One of the most refreshing sessions we had at SAPPHIRE 07 was when SAP's Senior VP of Market Strategy, Pascal Brosset, dropped by the Bloggers corner. Pascal is a straight talking Frenchman, who SAP need to put in front of more people, because he absolutely understands the Software as a Service market, and did a great job of explaining SAP's strategy in the sector. Oh, and by the way, he is the first senior SAP executive I've heard use the term SaaS.
Pascal explained his view that SAP's A1S, SaaS based, configurable product approach is an absolutely welcome development, as deeply modifying applications is not particularly good for anyone. He said that SAP in the past were good at focussing on processes, and not so good at focussing on people. The new product brings back the balance. He also thought it was a welcome change to be thinking about business and not three letter acronyms like CRM. When we quizzed him about how fast it will be adopted, or how applicable A1S will be to higher end customers, he gave a Gallic shrug and said:
"The market will decide"
Out of the box the product is more restricted in terms of the functionality available compared to other SAP products, but in return you get better TCO. When asked about deployment options for A1S he said:
"I'm not saying A1S will be on premise, but we believe SaaS has tons of advantages"
At this point I checked his business card to make sure we weren't talking to someone who'd slipped in to the conference from another company. He went on to say that the A1S approach would:
"Bridge the fundamental divide between efficiency versus flexibility."
Obviously with A1S customers cannot modify the code, but the leading partners will realise they can still make money advising customers on their business and building composite applications which can connect to and enhance the product. Pascal said that it is SAP's intention to prove SaaS can work, and he went on to say that he was:
"religious about making SaaS happen."
Next he discussed that fact that a ratio of 1 to 10 of software to implementation services is not right, and he talked about how NetWeaver was integral to SAP's approach of being a good citizen to make their platform as open and easy to integrate with as possible.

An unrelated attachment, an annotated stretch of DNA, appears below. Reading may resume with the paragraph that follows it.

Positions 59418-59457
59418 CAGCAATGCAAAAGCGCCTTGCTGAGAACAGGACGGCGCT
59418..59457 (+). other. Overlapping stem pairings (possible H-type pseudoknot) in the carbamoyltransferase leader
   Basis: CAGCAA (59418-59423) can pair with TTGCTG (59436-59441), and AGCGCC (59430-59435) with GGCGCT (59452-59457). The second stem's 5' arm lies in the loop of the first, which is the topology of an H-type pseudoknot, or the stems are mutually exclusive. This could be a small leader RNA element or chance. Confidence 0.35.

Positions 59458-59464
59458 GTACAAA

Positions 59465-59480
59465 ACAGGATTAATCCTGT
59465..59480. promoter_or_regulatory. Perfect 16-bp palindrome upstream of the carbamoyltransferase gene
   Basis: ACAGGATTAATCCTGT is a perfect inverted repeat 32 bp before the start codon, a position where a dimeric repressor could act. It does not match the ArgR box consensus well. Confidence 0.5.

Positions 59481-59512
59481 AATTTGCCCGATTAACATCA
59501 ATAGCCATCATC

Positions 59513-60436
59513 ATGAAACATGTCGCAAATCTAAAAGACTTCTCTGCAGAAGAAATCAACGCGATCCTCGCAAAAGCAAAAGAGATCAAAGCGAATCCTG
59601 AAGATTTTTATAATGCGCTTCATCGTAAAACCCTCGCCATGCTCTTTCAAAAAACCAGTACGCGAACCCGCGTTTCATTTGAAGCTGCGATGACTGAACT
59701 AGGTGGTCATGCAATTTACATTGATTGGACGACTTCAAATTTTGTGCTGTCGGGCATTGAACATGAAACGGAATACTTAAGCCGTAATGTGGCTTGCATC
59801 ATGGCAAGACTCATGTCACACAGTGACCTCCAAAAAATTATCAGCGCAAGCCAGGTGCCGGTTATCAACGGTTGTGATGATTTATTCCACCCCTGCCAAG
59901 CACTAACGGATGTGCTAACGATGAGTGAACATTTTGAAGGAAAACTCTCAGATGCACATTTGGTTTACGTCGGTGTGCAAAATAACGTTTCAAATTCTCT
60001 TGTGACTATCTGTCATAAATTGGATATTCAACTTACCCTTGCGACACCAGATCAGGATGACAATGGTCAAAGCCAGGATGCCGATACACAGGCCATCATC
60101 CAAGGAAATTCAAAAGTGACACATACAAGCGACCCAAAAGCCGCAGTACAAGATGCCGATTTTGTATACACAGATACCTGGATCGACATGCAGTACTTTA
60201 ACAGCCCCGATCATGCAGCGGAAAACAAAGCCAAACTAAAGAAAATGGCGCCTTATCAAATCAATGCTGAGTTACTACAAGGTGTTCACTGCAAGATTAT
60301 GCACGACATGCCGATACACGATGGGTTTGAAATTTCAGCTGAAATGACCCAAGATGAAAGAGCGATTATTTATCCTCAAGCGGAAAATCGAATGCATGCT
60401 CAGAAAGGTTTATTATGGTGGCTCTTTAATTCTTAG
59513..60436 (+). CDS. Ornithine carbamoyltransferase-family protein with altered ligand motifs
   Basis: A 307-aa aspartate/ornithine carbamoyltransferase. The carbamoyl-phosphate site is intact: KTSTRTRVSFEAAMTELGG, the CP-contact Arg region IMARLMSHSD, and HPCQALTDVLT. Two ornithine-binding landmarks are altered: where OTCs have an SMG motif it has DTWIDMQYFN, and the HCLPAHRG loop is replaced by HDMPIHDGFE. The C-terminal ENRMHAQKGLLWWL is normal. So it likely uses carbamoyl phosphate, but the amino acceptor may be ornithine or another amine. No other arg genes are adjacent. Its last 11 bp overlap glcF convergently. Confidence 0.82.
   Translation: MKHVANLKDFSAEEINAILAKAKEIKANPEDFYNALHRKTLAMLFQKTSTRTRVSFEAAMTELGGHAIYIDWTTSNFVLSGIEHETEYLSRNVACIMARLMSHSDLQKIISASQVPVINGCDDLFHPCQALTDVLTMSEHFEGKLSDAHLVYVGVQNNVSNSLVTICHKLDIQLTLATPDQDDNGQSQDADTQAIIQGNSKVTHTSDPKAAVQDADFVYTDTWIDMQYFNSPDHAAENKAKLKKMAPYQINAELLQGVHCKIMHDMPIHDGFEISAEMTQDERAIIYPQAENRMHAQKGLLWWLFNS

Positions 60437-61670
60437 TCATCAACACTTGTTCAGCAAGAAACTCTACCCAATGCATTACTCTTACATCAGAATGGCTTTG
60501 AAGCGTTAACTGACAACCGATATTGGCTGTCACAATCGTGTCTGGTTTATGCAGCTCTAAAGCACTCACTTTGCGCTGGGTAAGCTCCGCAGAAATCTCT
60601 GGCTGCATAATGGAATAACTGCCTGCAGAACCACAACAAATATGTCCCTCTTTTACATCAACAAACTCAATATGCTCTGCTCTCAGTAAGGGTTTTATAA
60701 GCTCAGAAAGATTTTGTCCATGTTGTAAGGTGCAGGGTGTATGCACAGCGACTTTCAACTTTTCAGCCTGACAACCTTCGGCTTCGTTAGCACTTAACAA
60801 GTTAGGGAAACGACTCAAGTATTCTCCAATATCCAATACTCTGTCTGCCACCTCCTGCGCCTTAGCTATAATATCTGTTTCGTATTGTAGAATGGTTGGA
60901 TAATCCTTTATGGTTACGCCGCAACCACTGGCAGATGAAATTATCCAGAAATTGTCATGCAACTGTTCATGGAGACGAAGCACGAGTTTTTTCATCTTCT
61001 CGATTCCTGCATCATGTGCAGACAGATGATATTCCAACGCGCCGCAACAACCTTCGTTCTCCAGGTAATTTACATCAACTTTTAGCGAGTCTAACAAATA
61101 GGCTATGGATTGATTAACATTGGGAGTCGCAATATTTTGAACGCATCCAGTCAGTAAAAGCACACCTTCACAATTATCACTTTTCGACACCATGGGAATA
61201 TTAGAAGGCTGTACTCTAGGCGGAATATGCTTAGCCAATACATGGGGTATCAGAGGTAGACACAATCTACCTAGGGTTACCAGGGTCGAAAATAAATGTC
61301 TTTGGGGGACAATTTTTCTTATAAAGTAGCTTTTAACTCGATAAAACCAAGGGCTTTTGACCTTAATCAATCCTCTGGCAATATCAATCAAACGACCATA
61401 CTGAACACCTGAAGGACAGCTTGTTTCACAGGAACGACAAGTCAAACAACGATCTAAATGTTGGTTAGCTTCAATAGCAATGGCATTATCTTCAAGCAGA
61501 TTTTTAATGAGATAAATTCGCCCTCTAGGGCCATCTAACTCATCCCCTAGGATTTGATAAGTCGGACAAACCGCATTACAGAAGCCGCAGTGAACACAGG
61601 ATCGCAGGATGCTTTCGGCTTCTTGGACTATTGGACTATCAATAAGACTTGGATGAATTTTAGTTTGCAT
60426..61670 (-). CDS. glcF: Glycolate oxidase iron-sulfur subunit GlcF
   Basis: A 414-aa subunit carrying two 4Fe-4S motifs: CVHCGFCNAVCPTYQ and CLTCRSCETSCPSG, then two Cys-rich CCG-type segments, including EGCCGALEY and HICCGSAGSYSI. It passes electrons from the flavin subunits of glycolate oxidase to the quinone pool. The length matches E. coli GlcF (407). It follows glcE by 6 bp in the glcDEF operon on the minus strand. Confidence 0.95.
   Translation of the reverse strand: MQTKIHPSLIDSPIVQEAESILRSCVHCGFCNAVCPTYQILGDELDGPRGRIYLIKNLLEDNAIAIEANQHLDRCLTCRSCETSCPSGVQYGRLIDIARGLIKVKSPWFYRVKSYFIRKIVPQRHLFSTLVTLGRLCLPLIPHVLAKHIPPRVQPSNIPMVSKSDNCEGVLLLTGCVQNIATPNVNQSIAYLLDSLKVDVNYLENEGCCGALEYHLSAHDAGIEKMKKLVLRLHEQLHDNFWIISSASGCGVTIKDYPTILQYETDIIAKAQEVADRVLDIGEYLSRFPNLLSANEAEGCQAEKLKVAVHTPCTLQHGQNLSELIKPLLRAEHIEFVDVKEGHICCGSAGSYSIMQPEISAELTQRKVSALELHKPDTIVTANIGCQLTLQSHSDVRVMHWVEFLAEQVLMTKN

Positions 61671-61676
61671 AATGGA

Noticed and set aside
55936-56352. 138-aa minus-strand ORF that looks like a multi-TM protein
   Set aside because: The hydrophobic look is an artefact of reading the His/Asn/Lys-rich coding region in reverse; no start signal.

Later on Tuesday, I was one of 5 bloggers granted an audience with Henning Kagermann, which in itself highlights how different SAP's attitude is to community and the new web 2.0 world compared to other big software players (or even some of the medium sized ones). I told Henning that I assumed they had considered separating out the A1S business unit as a standalone entity as the business model and cultural approach are so different from the normal SAP way. Why had they decided against that approach. His answer was that, to some extent they had done it, because Hans-Peter Klaey's SME division is a separate business focussed on volume. They had considered a separate legal entity, but so many parts of the process and the internal systems were the same:
"we have chosen this compromise situation, so we'll see."
We also asked Henning about competition with Salesforce.com. He agreed there was some overlap, and hence some competition in the CRM space, but that SAP is more of a suite. He's clearly not concerned in the slightest.
Although I am mightily disappointed that we only saw a "blink of an eye" demonstration of A1S, listening to Pascal and Henning, I can't help thinking that A1S has the potential to be a fantastically successful product. The only things holding it back will be, in my opinion, the fact that the new business model is so different from the traditional SAP sales approach that I can see operational problems ahead. In addition, like Dennis, I don't see this mid-market, 3 product strategy of A1, A1S and B1 working. They should drop B1 and wholeheartedly embrace the concept of SaaS deployment for the majority of mid-range customers, with the option of A1 for those prepared to invest in a more complex implementation to achieve particular differentiation for their business. One thing they must do is get the partner ecosystem fully on board with the benefits and opportunities of the new A1S product. We haven't seen enough evidence of that, and time is running out.
And they need to get Pascal Brosset and the others like him inside SAP more air time to spread the word. Let the market decide.
Charlie has more of Pascal's quotes here (and it's his photo of Pascal above with his jacket off, the rest are mine). Dennis's ZDNet post on A1S is here. The bottom photograph shows the Blogger team with Henning - (L to R) Charlie Wood, Dennis Howlett, Prishanth Rai, Henning Kagermann (SAP's CEO), James Governor, Mike Prosceno (SAP Global PR) and me (David Terrar).
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